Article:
Florida's high court OKs JCC's authority to set aside settlement agreement
The Florida Supreme Court quashed the decision of the 1st District Court of Appeal in Flamily v. City of Orlando, 924 So.2d 78 (Fla. 1st DCA 2006), in which the 1st DCA ruled that the judge of compensation claims lacked subject matter jurisdiction to vacate a 1996 settlement agreement, and returned the case for further proceedings.
Sanders v. City of Orlando, et al., No. SC06-847 (Fla. 09/25/08).
What it means: The Florida Supreme Court put to rest the issue of whether judges of compensation claims have jurisdiction to set aside workers' compensation settlement agreements, concluding that such jurisdiction does exist, despite an amendment to the workers' compensation law in 2001. The amendment did not divest JCCs of the power to vacate or set aside settlement agreements -- it merely created a distinction between represented and unrepresented parties as to whether JCC approval was required.
In Flamily, the 1st DCA reversed the JCC's order vacating the parties' 1996 settlement agreement regarding a firefighter's heart condition. It reinstated the settlement agreement, explaining that the JCC lacked subject matter jurisdiction to vacate the agreement due to a 2001 amendment to the workers' compensation law. While the appeal to the Supreme Court was pending, the firefighter died, and the personal representative of his estate was substituted as the petitioner. The Supreme Court quashed the 1st DCA's decision, concluding that it "expressly and directly conflicts with well-established precedent that JCCs have exclusive jurisdiction over workers' compensation matters." As a result, the JCC had the power to set aside the 1996 settlement agreement.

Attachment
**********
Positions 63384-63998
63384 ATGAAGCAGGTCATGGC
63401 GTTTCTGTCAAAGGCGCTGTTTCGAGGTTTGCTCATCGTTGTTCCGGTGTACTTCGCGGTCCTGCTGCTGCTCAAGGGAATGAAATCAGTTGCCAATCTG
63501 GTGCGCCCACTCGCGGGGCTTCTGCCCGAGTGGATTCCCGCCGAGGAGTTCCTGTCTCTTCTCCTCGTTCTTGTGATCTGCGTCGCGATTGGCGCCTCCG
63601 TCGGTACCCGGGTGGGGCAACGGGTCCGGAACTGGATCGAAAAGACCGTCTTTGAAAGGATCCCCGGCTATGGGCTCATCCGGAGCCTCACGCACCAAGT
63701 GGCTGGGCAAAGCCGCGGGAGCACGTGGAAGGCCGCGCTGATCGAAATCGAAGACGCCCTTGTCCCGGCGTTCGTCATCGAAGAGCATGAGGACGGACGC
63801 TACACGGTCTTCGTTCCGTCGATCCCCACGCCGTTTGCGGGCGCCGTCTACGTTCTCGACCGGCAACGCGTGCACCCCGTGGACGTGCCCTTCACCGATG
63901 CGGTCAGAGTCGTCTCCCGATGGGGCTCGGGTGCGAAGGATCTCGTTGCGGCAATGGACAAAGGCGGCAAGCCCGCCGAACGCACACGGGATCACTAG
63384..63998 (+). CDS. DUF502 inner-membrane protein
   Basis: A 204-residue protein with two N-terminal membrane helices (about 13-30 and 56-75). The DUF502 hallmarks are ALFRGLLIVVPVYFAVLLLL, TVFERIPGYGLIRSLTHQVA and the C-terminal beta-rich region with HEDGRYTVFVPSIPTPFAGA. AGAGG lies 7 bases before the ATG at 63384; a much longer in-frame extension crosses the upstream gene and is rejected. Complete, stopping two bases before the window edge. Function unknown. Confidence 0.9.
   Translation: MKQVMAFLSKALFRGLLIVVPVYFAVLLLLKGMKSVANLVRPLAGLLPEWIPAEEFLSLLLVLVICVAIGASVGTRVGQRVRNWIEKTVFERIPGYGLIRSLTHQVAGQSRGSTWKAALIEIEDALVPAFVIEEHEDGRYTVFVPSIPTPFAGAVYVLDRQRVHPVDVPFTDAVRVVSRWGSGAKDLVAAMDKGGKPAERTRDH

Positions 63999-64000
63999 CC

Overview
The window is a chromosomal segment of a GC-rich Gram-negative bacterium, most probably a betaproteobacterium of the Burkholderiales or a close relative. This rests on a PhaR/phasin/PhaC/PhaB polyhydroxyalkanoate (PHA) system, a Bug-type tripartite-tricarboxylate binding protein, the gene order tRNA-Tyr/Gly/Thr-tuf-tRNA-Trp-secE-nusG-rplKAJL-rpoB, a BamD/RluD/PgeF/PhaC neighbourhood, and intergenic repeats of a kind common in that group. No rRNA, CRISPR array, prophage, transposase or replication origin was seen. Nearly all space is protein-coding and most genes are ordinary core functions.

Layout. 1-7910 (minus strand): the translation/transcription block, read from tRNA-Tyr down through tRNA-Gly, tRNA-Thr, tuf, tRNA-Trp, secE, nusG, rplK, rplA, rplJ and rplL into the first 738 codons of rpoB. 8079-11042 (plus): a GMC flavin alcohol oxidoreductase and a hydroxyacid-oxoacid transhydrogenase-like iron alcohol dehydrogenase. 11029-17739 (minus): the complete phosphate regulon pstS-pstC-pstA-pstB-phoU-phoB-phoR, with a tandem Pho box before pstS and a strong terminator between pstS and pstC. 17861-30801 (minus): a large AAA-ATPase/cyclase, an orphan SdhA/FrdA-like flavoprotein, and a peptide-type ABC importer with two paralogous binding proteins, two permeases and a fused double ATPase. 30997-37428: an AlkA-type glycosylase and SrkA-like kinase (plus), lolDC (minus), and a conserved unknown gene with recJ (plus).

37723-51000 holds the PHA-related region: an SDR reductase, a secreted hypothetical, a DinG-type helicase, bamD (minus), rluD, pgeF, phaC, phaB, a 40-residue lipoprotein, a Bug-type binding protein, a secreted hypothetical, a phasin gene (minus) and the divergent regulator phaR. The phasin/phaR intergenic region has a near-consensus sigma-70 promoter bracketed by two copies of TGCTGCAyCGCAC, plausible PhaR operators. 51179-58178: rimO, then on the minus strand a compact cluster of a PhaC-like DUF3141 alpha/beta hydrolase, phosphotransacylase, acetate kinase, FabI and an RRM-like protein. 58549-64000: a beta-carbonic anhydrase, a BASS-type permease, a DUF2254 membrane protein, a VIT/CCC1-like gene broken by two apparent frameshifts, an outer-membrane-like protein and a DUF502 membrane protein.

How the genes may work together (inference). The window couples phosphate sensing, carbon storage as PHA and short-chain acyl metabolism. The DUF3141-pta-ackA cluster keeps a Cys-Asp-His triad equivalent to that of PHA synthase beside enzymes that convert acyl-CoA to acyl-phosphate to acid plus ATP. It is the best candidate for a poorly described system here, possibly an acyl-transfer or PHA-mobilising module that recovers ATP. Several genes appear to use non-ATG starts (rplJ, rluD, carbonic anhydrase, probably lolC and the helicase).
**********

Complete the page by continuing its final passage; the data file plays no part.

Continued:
The court explained that prior to the 2001 amendment, courts consistently interpreted the Workers' Compensation Act to empower the JCCs to vacate or set aside settlement agreements. The subsection that was added to the statute addresses the JCC's approval of the attorney's fee portion of the claim when the claimant is represented by counsel. According to the Supreme Court, "this provision does not in any way address whether a JCC retains jurisdiction to vacate or set aside a settlement agreement of a represented workers' compensation claimant."
November 4, 2008
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